Armed police will be everywhere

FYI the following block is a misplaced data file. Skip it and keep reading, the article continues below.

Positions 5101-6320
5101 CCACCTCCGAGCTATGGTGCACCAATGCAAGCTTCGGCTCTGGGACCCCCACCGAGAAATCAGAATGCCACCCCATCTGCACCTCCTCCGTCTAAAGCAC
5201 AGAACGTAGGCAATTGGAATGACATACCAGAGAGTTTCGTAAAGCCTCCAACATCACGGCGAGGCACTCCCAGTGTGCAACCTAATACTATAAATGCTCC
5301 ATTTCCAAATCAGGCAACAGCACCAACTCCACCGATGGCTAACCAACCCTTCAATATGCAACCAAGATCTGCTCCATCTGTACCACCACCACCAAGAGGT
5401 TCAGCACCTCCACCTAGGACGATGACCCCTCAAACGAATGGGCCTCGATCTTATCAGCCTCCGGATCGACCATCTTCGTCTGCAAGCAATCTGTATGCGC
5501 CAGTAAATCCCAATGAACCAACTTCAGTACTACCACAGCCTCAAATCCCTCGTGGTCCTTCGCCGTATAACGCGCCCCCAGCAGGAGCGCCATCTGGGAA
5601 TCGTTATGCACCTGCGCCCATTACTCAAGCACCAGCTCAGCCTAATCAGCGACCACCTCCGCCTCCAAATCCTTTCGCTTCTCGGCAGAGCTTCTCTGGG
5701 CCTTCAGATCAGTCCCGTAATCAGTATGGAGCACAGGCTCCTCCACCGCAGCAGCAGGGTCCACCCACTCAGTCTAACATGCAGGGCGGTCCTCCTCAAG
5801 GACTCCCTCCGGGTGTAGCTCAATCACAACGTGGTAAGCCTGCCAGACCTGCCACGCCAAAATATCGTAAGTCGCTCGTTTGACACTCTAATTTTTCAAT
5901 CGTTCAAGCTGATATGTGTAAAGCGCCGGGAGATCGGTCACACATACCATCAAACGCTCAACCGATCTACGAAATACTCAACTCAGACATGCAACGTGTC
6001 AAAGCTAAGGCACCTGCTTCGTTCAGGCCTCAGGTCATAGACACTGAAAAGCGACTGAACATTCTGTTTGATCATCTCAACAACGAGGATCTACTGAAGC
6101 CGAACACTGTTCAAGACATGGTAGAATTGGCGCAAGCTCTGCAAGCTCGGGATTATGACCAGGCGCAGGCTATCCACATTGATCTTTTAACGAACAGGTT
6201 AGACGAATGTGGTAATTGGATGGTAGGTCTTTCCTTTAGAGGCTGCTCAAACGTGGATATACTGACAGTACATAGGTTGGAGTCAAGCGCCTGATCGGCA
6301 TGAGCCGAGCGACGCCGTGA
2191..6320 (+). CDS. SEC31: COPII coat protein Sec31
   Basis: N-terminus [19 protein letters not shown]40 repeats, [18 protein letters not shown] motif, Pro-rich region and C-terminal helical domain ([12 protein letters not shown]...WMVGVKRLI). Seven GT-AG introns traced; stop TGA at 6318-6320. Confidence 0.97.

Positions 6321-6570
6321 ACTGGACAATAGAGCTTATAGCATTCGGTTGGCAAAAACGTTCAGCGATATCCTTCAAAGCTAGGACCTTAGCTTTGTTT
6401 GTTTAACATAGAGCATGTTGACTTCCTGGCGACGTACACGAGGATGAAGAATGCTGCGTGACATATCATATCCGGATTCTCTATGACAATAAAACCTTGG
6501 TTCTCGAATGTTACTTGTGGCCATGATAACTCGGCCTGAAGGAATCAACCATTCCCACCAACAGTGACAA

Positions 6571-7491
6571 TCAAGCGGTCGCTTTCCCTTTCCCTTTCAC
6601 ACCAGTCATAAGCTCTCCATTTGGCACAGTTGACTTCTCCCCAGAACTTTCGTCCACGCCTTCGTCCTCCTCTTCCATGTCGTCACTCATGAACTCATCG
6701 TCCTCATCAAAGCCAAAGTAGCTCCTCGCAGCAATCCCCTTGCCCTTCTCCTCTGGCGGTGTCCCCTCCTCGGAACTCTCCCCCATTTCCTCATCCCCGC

A hard post-Brexit border between the Republic of Ireland and Northern Ireland will require a massive police presence, said Fergus Finlay. On a recent trip to a beach in northwestern Ireland, Google Maps took me on a winding route that crisscrossed the border. The line was unmarked, and only the speed limit signs, which switched back and forth between British miles and European kilometers, told me which country I was in. What will happen to that border if Britain’s new prime minister, Boris Johnson, leads the United Kingdom, including Northern Ireland, out of the European Union without a deal? The U.K. and Ireland—which will remain in the EU—will instantly have “two different tariff regimes, two different VAT regimes, and two different tax regimes.” It won’t take long for “a new smuggling industry” to spring up, and that will mean policing not only the highways but also every little back-road border crossing. There will be thousands of interactions between civilians and guards every day, raising the risk of a misunderstanding or even violence. You’d think such “hardheaded and sensible” people as the Northern Irish would never allow such a thing. But the hatred many Northern Protestants feel for the Republic and Catholics is so strong that they “will follow Johnson into economic oblivion” out of sheer spite.